Military Personnel: Veterans and currently serving military personnel and/or spouses with unique circumstances (e.g., upcoming deployments, drill/duty requirements, disabilities, VA appointments, etc.) are welcome and encouraged to communicate these, in advance if possible, to the instructor in the case that special arrangements need to be made.

Technical Requirements: For this course, we recommend the minimum technical requirements outlined on the Dutton Institute Technical Requirements page, including the requirements listed for same-time, synchronous communications. If you need technical assistance at any point during the course, please contact the ITS Help Desk. 

Netiquette: The term \Netiquette" refers to the etiquette guidelines for electronic communications, such as e-mail and bulletin board postings. Netiquette covers not only rules to maintain civility in discussions, but also special guidelines unique to the electronic nature of forum messages. Please review some general Netiquette guidelines that should be followed when communicating in this course.

Disruptive Behavior: Behavior that disrupts normal classroom activities will not be tolerated, in accordance with Items 9 and 14 in the Student Code of Conduct. 

Diversity, Inclusion, and Respect: Penn State is \committed to creating an educational environment which is free from intolerance directed toward individuals or groups and strives to create and maintain an environment that fosters respect for others" as stated in Policy AD29 Statement on Intolerance. All members of this class are expected to contribute
to a respectful, welcoming and inclusive environment and to interact with civility. 

For additional information, please see:

  • Penn State Armative Action non-discrimination statement
  • Policy AD 85 Sexual and gender-based harassment and misconduct, Title IX 
  • Policy AD91 Discrimination and Harassment, and Related inappropriate Conduct 
  • Penn State Statement on Diversity, Equity, and Inclusive Excellence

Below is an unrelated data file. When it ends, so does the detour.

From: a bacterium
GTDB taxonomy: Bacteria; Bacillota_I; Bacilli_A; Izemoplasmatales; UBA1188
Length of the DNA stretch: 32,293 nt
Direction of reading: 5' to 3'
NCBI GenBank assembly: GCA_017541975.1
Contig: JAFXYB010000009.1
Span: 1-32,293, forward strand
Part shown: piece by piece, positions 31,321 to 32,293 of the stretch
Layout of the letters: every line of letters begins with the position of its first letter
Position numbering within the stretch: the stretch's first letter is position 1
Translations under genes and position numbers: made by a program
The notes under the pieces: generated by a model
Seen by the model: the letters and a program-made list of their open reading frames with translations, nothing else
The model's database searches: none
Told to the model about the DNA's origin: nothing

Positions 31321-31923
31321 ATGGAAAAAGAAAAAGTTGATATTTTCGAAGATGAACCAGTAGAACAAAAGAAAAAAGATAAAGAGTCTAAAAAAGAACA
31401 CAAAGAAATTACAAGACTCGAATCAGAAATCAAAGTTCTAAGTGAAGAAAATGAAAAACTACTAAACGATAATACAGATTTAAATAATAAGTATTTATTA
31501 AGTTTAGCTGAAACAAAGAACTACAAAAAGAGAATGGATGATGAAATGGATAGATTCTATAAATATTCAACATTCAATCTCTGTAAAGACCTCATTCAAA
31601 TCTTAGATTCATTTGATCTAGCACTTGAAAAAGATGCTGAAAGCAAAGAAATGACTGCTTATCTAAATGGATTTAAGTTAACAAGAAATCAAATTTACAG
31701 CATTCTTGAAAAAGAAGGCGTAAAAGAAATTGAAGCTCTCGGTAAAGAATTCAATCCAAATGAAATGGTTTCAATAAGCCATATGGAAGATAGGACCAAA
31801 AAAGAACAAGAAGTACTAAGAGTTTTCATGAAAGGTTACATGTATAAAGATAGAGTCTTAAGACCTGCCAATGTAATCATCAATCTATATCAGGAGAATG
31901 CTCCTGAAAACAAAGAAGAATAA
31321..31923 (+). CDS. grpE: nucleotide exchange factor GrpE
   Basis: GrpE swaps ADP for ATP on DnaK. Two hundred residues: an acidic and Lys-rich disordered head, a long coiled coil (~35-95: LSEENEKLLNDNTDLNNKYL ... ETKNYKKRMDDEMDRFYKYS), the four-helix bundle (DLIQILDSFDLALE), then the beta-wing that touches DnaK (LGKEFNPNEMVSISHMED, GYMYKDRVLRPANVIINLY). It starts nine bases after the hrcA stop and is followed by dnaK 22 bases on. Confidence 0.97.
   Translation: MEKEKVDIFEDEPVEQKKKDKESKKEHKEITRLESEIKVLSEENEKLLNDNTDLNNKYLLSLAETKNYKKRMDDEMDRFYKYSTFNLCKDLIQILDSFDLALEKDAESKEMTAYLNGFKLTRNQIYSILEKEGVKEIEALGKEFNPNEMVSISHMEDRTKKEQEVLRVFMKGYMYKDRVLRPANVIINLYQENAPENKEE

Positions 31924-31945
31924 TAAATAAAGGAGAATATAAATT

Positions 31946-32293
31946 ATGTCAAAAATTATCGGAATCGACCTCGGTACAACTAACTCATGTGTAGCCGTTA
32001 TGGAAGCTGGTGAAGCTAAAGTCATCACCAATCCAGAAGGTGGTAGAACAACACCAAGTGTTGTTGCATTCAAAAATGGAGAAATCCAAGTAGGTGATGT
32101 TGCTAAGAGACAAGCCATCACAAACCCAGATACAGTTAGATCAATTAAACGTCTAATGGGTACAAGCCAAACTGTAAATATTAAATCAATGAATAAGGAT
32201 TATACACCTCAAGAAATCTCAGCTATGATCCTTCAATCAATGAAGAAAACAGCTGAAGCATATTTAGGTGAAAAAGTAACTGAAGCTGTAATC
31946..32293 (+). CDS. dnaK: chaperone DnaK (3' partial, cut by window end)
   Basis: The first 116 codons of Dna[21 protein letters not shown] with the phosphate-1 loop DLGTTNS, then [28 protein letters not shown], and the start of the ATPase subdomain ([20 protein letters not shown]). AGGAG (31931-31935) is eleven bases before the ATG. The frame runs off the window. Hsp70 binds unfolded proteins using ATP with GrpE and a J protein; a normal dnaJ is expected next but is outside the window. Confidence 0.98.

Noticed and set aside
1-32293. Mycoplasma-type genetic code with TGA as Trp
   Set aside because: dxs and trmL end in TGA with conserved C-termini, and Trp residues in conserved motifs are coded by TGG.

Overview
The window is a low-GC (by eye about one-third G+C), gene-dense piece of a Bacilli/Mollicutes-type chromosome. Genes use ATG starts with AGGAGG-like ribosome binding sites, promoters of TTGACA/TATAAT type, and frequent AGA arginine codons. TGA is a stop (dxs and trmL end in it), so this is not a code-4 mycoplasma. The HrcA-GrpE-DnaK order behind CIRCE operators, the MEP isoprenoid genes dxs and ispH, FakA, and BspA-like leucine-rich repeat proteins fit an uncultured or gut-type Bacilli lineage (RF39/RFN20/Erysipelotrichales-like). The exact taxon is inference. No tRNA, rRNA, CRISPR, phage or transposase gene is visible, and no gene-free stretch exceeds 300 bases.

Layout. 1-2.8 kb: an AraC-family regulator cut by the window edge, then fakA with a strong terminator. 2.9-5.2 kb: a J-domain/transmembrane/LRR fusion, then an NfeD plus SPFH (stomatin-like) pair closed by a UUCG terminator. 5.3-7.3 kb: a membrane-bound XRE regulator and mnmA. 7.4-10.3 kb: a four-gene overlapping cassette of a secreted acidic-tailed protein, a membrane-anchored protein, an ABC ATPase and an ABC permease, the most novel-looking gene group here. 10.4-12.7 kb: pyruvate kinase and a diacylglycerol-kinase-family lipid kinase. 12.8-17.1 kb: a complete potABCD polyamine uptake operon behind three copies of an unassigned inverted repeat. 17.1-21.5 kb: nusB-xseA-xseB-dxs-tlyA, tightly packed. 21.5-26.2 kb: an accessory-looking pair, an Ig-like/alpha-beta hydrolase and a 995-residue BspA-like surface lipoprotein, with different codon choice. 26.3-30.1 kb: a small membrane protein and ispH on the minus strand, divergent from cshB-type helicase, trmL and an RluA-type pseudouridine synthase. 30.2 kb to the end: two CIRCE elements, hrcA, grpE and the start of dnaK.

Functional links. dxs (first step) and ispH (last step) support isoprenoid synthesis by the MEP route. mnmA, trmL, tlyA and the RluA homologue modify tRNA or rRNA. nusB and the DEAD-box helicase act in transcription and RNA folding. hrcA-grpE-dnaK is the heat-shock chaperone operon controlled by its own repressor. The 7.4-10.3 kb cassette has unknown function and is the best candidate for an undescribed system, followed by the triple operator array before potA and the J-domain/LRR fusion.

• Penn State Values 
  • Penn State Principles 
  • All In at Penn State: A Commitment to Diversity and Inclusion

Mandated Reporting Statement: Penn State's policies require me, as a faculty member, to share information about incidents of sex-based discrimination and harassment (discrimination, harassment, sexual harassment, sexual misconduct, dating violence, domestic violence, stalking, and retaliation) with Penn State's Title IX coordinator or deputy coordinators, regardless of whether the incidents are stated to me in person or shared by students as part of their coursework. For more information regarding the University's policies and procedures for responding to reports of sexual or gender-based harassment or misconduct, please visit http://titleix.psu.edu.

Additionally, I am required to make a report on any reasonable suspicion of child abuse in accordance with the Pennsylvania Child Protective Services Law.

Safety: In the case of an emergency, we will follow the College of Earth and Mineral Sciences Critical Incident Plan. In the event of an evacuation, we will follow posted evacuation routes and gather at the Designated Meeting Site. Evacuation routes for all EMS buildings are available at http://www.ems.psu.edu/faculty_staff/safety/evacuationPlans. For more information regarding actions to take during particular emergencies, please see the Penn State Emergency Action Guides.

Disclaimer: Please note that the specics of this Course Syllabus can be changed at any time, and you will be responsible for abiding by any such changes. Changes will be posted to the course discussion forum.